Manchester United were famed for their counter-attacking goals under Sir Alex Ferguson – and Carlos Tevez nearly scored one of the very best in the 2008 Champions League final.
United were built to hit teams on the break under Ferguson and could go from one end of the pitch to another in the blink of an eye at their best, scoring more than 100 counter-attack goals during the legendary manager’s time in charge at Old Trafford.
Wayne Rooney and Cristiano Ronaldo were particularly potent in the art of counter-attacking and combined to score a few iconic goals, including perhaps the best of them all in the 2009 Champions League semi-final against Arsenal.
“Attacking is about combinations too and even though people say our United team had all these great players, in reality our biggest strength was as a pure counterattacking machine,” Rooney told the Sunday Times in May 2020.
“We would sit back in our shape, win the ball and just go. We trained counter-attacking from one goal to the other. In the drill we had eight seconds to score.
“We put a striker on the halfway line and two players on either side of the goalposts. One would play the ball up to the striker and both would sprint to join him. With two defenders against you, you had eight seconds to score.”
13 years ago today, Rooney and Ronaldo scored this devastating counter attack goal vs Bolton 💨
— UnitedReds (@UnitedRedscom) March 17, 2020
Not content with that dynamic duo, Ferguson bolstered his attack further in the summer of 2007 with the signing of Carlos Tevez, completing his last truly great team at Old Trafford.
With a trident of forwards that possessed devastating pace and power, United now boasted the most fearsome counter-attacking side in Europe. Ronaldo, Rooney and Tevez scored an incredible 79 goals between them in 2007-08, with Ronaldo remarkably providing over half of them himself with 42.
The Portuguese’s hunger for goals was complemented brilliantly by Rooney and Tevez’s selfless team-first mentality, and opposition defences simply couldn’t live with them.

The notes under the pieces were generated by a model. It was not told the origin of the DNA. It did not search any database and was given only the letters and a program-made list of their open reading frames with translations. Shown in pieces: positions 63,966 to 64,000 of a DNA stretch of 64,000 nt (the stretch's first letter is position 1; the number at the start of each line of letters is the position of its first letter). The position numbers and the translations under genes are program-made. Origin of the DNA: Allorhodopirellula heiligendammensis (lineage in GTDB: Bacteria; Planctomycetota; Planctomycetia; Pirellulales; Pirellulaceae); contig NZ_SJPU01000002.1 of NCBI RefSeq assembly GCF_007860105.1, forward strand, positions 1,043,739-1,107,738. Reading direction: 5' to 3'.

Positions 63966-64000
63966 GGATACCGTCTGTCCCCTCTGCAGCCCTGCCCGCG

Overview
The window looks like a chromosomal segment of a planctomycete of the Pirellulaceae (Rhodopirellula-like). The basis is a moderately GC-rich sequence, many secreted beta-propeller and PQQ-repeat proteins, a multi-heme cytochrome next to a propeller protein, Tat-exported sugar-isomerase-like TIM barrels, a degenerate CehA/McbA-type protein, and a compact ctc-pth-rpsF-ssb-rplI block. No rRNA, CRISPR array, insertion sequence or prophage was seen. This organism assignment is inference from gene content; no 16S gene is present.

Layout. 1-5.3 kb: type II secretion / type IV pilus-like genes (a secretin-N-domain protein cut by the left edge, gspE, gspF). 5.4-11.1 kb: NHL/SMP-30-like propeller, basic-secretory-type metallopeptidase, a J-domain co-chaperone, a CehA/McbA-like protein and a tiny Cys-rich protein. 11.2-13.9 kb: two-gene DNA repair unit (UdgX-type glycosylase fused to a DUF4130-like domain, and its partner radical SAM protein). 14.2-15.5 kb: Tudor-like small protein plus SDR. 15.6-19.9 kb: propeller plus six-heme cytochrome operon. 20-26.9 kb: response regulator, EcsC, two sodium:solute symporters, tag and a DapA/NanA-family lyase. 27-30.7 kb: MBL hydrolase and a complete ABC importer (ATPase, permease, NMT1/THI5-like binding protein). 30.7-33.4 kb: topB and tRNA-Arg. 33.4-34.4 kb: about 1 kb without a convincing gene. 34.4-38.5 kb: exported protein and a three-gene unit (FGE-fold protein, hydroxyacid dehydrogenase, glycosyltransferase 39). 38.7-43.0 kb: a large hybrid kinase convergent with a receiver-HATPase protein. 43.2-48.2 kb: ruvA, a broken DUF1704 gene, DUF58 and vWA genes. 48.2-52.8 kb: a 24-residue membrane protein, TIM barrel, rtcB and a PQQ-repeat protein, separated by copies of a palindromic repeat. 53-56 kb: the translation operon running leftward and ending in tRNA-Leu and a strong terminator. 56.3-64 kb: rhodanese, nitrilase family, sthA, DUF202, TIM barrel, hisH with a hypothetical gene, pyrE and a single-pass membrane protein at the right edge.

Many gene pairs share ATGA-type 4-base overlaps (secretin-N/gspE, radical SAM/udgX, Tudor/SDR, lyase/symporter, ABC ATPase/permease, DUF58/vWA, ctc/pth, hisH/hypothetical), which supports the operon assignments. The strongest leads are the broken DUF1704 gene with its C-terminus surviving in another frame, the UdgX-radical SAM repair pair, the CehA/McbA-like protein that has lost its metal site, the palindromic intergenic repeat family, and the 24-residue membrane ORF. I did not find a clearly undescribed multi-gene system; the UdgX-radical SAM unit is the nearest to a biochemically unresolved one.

The trio powered United to another Premier League title in 2007-08 and also their first Champions League final in nine years. Had it not been for a ridiculous FA Cup game against Portsmouth which ended with Rio Ferdinand in goal, we could easily have been talking about another treble.
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Against Chelsea in Moscow, after Ronaldo had given United an early lead, the game was set up perfectly for them to once again play on the counter-attack. And it almost led to something quite sensational.
Despite being a striker, Rooney found himself in the right-back position following a Chelsea corner, hassling and harrying Ricardo Carvalho.
As soon as Rooney wrestled the ball back in his own half, it was a trigger for the rest of United’s attack to get moving.
Still, even after breaking clear of Carvalho, Rooney was still well inside his own half with only Ronaldo and Tevez to aim for and five Chelsea players ahead of him to block the path.
But this was peak Rooney so of course he played an inch-perfect, 60-yard pass over to the other side of the pitch where Ronaldo was hurtling down the wing.
And this was peak Ronaldo so of course he got there ahead of Michael Essien and Ashley Cole to take the ball in his stride.
Perhaps with that eight-second rule in his head, he wasted no time before crossing the ball into the box towards an onrushing Tevez and, of course, it was perfect.
The Argentinian connected with a diving header, too, but Petr Cech had clearly not read the script. After doing all the hard work, United failed at the final hurdle as the goalkeeper spoiled their fun with a brilliant save from point-blank range.
Michael Carrick tried to rectify the situation when the ball fell to him at the edge of the box, but Cech the spoilsport saved that too.
Still, it was one of the great United counter-attacks under Ferguson, on the very biggest stage. The move was as clinical as a military operation. It just lacked the goal at the end of it, but yer know, minor details.
These were the best two teams in England at the peak of their powers and United had cut Chelsea apart with ease.
The Londoners did equalise, though, and as we all know, Cech could easily have ended the game as the hero after saving Ronaldo’s penalty in the shootout, but John Terry slipped, Edwin van der Sar saved from Nicolas Anelka and the rest is history.
Had he scored that goal in Moscow, his perhaps it would all have been different.